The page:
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Re: SSL search attacks

[email protected] writes
>From: Scott Brickner <[email protected]>
>>The problems in the current system were to be expected of a first
>>attempt.  In the future:  Only the server assigns segments, only the
>>assignee may report the status of a segment, and after all segments are
>>NAKed we know condition 1 has occurred, at which time we start over,
>>but never assign the same segment to the same searcher.  Limit the
>>number of segments which may be outstanding with one searcher at one
>>time as a function of work rate.  Deploy redundant servers.
>(relevant comments follow)

I suppose this does seem like a "statist" protocol, but let's look at
the purpose.  The whole idea of the central server was to permit a
*coordinated* attack on the key.  We've established that there is a 1/e
cost factor in removing the central server.  I just threw out these
items as specific changes which could defend against the identified
attack modes *without* losing the benefit of the central coordination.

In order for the coordinator to be successful, there must be a
mechanism to ensure that someone who knows the key can't break the
system by just reporting "I searched this segment and didn't find it."
This means that the server should consider such statements as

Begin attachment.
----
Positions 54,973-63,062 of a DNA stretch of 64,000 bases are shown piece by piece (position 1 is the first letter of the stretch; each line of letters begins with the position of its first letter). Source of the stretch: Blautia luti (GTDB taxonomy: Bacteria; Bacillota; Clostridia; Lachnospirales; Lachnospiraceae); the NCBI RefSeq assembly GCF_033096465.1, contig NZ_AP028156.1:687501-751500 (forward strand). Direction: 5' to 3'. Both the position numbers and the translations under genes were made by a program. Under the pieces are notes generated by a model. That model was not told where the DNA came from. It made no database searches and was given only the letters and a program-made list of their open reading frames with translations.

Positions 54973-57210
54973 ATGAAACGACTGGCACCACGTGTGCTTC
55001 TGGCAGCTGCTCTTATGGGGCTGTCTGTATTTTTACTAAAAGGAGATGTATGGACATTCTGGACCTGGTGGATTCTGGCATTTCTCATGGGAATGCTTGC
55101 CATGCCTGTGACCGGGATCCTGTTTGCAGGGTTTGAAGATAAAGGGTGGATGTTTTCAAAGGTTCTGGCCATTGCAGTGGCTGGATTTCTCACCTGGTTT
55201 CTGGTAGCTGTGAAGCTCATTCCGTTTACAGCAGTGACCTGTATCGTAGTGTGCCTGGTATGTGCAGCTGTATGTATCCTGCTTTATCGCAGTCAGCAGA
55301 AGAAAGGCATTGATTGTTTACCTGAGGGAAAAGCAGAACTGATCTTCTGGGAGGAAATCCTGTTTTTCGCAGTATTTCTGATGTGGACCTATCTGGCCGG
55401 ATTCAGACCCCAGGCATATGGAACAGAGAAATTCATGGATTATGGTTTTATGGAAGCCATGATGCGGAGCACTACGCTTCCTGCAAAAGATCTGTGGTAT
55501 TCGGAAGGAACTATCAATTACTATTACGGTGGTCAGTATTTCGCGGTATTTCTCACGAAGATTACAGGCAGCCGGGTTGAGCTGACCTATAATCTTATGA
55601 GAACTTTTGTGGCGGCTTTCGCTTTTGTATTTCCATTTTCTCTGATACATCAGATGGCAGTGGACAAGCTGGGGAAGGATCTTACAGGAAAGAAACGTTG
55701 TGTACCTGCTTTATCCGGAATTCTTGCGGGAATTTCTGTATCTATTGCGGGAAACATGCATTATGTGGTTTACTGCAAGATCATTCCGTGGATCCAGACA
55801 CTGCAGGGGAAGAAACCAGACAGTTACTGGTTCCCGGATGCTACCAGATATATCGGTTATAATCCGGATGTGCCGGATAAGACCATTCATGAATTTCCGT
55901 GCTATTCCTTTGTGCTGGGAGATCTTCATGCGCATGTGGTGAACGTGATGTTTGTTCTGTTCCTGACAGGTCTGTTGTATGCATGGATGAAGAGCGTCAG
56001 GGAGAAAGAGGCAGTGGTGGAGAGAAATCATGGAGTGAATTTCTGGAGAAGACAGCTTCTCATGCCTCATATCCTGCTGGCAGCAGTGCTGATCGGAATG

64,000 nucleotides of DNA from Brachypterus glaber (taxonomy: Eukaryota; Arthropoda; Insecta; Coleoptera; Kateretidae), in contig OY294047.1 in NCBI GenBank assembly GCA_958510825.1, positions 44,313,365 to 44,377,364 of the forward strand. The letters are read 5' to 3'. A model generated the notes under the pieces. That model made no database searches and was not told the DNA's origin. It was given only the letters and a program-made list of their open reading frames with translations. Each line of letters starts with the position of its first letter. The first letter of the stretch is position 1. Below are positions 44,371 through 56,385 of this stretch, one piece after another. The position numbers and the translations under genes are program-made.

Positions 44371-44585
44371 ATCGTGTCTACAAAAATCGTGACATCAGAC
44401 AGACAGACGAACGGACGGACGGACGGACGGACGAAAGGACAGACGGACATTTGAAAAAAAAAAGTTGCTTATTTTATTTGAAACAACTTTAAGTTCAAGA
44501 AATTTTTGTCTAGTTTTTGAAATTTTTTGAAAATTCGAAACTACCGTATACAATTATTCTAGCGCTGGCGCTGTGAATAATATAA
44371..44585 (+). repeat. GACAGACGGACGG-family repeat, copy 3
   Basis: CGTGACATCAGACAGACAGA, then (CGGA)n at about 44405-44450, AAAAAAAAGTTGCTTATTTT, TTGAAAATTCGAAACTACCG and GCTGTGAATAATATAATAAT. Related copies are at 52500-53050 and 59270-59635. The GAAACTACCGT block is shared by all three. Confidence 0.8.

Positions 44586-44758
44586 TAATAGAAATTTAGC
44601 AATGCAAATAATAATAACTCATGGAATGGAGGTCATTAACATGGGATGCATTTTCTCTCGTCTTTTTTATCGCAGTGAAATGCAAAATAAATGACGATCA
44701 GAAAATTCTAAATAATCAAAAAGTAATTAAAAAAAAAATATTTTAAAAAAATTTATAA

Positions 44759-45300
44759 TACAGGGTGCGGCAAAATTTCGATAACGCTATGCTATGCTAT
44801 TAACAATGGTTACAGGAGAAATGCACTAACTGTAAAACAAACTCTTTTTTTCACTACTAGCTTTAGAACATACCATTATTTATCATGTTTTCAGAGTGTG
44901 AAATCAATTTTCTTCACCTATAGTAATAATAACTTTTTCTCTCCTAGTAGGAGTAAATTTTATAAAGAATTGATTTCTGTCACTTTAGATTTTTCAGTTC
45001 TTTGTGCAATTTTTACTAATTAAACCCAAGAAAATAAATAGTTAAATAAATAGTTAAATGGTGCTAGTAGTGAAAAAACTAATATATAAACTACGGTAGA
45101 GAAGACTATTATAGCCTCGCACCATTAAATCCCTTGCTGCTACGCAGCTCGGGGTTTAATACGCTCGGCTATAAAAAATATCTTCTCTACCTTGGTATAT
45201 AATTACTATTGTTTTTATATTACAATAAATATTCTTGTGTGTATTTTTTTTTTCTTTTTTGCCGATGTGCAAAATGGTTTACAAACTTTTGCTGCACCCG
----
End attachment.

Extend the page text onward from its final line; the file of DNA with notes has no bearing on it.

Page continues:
irrelevant, unless it was the *server* who suggested that the user
search the space.  This makes the likelihood of the key's segment being
assigned to a "bad guy" pretty low.

The server *could* take unsolicited NAKs "under advisement", and hand
them out at a slower rate than unACKed segments, but this still allows
the "result hoarder" to slow down the attack.

>In regard to both messages, I think that with sequentially allocated
>keyspace an attacker who knows the real key would have trouble getting the
>right segment unless s/he grabbed a big enough piece. If the search is
>restarted, we know something's up.  Ensuring that nobody gets to search
>keyspace they searched before would be one improvement.

Hence the prohibition against (as Tim put it) "J. Random User claiming

>A random (instead
>of sequential) allocation _by the keyserver_ (out of unallocated 
>piecemeal segments) would also take some work to implement. 

I don't think it would really be that hard, if one were willing to go
with less than "cryptographic" strength in the PRNG, which I don't think
is really necessary here.

The problem is that it's irrelevant to the problem.  Random allocation
at the server is equivalent to simply "shuffling" the segments before
assignment, which doesn't affect the rate at which the space is searched.

>From: [email protected] (Timothy C. May)
>>On the negative side, ostracize or punish those who bite off more than they
>>can chew. This approach is fraught with dangers.
>If the search wraps around to catch the UNACK'ed pieces, this type of
>oversight will only slow down the actual discovery of the key. Failure
>to report a found key, though, is a bit different. I would not be opposed
>to having my program report possible hits, with the server being what
>discovers if I've found it or not.